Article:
Well, initially it was great. I participated in the original G1G1 program. I received my laptop, but I never received a number which would give me T-Mobile HotSpot access for one year. Now, let’s think down this chain a bit further. However there are a few things you need to understand about me.
- I know several languages (C, perl, python, x86 assembler, 68hc11 assembler, php)
- I haven’t done gtk / glib but I know gnome (it uses it heavily).
The OLPC people decided to make a laptop which would be:
- Power-saving / low power consumption
To this, they met their goals. Now let’s simply consider functionality. That right there is where they messed up.
They developed a GUI using some of the slowest engines and languages known. I personally love python more than perl. However OLPC has a CPU which is designed to not have as much juice or use as much juice, as such they should have chose a better method to interact with the system. Forget MIT graduates, what happened to common sense? I have a laptop here which is far less powerful than their laptop. It’s an IBM 240. It’s a subnotebook with a Celeron 366 CPU. In terms of functionality and usage, it blows the OLPC away. It also has more connectors and is pretty durable. The battery life is half of what the OLPC’s is, but don’t forget this is a very old laptop (think year 2000).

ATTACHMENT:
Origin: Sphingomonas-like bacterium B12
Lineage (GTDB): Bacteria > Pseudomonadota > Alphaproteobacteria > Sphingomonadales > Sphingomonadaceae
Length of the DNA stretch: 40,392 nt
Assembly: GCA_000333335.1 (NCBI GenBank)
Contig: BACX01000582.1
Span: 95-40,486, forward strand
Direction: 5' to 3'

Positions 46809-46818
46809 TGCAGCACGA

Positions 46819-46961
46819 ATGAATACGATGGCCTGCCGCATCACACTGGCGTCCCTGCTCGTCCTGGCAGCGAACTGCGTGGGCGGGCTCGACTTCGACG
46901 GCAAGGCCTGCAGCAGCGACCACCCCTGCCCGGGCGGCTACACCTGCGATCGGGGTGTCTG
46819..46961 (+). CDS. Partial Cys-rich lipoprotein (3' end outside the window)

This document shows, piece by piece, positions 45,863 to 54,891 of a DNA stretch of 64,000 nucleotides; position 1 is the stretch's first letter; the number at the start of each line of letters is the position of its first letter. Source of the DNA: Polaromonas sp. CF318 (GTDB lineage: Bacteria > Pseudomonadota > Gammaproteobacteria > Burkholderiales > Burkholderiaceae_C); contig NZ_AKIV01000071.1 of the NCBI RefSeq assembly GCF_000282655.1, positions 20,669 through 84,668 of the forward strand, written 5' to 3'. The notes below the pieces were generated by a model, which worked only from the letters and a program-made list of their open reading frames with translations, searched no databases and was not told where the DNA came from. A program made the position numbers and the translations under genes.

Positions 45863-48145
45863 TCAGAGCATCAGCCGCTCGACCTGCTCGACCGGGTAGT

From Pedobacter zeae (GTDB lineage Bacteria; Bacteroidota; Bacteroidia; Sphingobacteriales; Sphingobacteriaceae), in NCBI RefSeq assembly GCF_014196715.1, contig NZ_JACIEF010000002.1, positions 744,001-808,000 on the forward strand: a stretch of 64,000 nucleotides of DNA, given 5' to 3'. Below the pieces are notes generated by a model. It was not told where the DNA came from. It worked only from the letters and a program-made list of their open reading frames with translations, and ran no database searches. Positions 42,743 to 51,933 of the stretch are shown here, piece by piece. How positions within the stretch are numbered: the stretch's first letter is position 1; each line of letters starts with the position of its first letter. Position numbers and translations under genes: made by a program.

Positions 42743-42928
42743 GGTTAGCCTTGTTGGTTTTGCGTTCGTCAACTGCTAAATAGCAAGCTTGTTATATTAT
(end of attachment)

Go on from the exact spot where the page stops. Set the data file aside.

Now the nail in the coffin comes from them moving towards Microsoft. They already had a rather silly GUI interface going for them, but now the few open-source people that joined them in their quest they are going to lose. Not everyone can afford Microsoft and I don’t want them to. I don’t have anything against Microsoft but despite what my family may think, they were poor. We could not afford their software, other children shouldn’t have to either. They also don’t have a complete open-source / free model. Take their wireless card for instance. I’ll make references later, but end rant
Negroponte and Co. Good idea, but poor execution. Personally, I think if we told Bill Gates to make a cheap laptop and make it completely open-source he would do a better job. Intel, not so much.